In the context of our daily endeavours (apart from associations with bankers, financial advisors, lawyers, accountants and medical advisors whose requirement of accountability is well known and frequently mandated by legislation), there are many other instances where accountability arises; viz., political governance, unregulated business relationships, casual engagements beyond the scope of contract or common law, day-to-day encounters with friends, lovers and family and even accountability to one’s self (the so-called “alter ego“). Accountability is sometimes confused with aggressive one-sided attack made solely for the purpose of registering disfavour not for the purpose of enquiry. That is, the object of accountability can be ill-disguised vengeance or dissatisfaction. In such an adversarial environment the attempt to deflect accountability abounds with taradiddle.  Taradiddle is a polite form of “lying through your teeth” (telling someone something you know is false but exculpating the assertion on a “technicality“). Though Messrs. Webster and Oxford may prefer to define taradiddle as a petty lie or pretentious nonsense I think its meaning is far more sinister. Taradiddle is the deliberate manipulation of fact and authority to subvert the effect of one upon the other.  In the plainest of terms, taradiddle is a calculated deception, a device which can for example characterize binary politics. At its least offensive, taradiddle is a “little white lie“, a fault more of omission than commission. At its worst, taradiddle is chicanery rife with corruption.

Too often accountability is confounded with excuses, justifications, rationalizations, apologies and other forms of account-giving behavior by individuals and corporations. These are ploys designed to distract the investigation from disinfecting sunlight. Such ploys succeed only to remove the enquiry from its simple objective. Neither should we lose sight of the personal basis of accountability: Freedom of choice, freedom of action, freedom to bear the results of action. These are considered the freedoms that constitute personal responsibility. These elemental freedoms should similarly characterize our activity in any forum, whether private or public, personal or corporate, big or small. Like most basic principles the strength of accountability is augmented by force of being not only axiomatic but also rewarding. Accountability (even if sometimes painful) is relieving, akin to catharsis. It is a penetration into one’s actions, one’s mind, perhaps even one’s soul.  It does of course carry with it the obligation of responsibility but that is a mantle far more desirable to assume than artifice no matter how cunning. Do not underestimate the value of a peaceful night’s sleep. Certainly it is possible to bamboozle others but it is risky business and it will never afford the mitigation of distress which follows upon the heels of subterfuge.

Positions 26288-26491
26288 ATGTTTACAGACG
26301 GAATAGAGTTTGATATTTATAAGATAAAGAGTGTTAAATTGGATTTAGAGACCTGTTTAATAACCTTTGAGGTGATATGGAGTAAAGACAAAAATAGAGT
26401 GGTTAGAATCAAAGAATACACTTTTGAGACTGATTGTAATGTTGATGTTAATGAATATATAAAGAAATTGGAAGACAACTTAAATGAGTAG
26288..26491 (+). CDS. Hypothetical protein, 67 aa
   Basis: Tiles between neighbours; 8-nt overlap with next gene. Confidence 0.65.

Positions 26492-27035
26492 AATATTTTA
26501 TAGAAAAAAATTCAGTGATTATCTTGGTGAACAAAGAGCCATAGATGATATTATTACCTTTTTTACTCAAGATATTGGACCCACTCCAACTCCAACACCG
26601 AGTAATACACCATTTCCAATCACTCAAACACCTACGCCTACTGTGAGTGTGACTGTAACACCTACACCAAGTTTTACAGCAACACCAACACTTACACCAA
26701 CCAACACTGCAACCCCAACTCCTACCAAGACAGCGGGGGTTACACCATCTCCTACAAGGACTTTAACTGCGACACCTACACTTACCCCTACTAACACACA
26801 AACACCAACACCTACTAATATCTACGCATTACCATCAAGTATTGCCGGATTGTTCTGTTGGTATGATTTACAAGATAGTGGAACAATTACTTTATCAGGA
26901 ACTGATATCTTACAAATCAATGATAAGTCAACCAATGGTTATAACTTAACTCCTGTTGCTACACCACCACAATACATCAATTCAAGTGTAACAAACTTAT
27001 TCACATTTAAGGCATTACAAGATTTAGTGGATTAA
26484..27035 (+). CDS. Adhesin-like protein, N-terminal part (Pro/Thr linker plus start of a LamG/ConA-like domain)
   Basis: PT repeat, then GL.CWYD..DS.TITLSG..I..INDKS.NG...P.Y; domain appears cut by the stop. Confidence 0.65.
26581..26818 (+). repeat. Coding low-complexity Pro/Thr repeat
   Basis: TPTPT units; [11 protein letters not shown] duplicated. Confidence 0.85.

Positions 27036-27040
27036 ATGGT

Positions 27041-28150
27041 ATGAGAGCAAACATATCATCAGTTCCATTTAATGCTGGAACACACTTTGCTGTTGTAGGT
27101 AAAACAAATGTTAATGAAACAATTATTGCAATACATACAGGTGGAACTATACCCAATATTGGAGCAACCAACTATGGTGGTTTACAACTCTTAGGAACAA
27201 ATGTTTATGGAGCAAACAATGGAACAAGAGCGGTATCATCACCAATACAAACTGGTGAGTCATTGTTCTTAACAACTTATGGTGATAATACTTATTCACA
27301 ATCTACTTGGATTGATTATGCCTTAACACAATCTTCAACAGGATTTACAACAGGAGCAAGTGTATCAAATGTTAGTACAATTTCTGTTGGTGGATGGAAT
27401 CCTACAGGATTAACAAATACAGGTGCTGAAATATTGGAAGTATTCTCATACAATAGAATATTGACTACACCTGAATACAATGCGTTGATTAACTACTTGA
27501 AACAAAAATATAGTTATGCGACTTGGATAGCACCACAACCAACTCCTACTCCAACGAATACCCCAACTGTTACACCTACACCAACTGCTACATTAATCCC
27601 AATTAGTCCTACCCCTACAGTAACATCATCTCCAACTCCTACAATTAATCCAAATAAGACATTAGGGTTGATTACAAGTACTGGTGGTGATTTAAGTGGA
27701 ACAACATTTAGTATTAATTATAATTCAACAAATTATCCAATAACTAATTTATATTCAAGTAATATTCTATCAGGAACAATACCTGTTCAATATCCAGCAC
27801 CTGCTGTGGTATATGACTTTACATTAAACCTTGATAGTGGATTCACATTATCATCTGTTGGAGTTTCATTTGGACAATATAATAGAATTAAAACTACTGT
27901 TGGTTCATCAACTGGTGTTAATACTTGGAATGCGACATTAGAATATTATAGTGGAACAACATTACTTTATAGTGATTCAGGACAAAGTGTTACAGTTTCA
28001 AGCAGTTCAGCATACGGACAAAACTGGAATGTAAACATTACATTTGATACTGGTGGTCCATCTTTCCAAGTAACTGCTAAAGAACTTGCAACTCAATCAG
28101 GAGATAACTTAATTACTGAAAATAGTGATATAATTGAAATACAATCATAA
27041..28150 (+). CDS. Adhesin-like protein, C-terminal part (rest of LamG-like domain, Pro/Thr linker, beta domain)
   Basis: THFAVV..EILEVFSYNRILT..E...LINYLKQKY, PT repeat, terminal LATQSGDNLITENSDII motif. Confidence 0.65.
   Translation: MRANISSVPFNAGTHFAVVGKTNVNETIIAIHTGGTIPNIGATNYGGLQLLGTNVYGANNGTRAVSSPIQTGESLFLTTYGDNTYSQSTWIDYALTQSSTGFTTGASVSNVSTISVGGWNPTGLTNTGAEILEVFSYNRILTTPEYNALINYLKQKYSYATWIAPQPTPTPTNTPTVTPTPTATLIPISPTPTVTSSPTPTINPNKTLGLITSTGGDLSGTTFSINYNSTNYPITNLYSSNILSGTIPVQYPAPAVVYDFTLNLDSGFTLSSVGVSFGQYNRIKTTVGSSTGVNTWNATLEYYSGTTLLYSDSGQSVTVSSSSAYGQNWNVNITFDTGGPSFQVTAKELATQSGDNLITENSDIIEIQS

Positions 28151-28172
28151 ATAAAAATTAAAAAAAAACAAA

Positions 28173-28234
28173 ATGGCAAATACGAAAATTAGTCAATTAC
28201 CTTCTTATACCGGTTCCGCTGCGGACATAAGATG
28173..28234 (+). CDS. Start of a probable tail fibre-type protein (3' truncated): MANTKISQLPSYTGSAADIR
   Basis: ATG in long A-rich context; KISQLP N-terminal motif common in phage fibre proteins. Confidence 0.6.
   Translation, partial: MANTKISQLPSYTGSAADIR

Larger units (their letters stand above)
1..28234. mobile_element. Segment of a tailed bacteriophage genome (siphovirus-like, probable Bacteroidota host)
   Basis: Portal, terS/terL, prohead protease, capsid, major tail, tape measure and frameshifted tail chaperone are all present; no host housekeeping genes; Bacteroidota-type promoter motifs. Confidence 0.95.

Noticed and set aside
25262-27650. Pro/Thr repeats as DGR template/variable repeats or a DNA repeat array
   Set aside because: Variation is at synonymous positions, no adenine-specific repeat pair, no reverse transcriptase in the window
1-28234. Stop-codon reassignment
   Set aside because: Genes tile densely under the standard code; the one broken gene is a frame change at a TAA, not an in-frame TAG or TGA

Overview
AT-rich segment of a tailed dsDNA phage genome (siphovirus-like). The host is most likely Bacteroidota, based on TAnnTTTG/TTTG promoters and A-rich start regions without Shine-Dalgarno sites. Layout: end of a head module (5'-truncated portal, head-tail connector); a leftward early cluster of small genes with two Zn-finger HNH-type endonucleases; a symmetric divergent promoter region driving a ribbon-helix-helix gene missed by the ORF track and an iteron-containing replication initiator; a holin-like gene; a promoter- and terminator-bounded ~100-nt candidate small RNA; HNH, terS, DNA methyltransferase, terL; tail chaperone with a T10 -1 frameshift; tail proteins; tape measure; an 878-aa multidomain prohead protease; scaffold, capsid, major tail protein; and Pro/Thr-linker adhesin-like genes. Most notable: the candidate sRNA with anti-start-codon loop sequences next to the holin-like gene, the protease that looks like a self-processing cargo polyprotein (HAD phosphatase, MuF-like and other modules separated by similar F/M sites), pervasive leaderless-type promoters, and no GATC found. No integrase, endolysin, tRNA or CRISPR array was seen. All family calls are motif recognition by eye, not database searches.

Normally accountability is viewed as a one-sided obligation. It isn’t however in my opinion sufficient merely to insist upon accountability.  I think each of us has a parallel responsibility to encourage accountability not only in ourselves but in others. That encouragement is not confined to insistence upon commitment or duty; it includes a discussion of the mutual value of accountability. It achieves nothing to create a stratagem to distance oneself from accountability.  To take a gross example, consider the accountability of the World Bank or International Monetary Fund.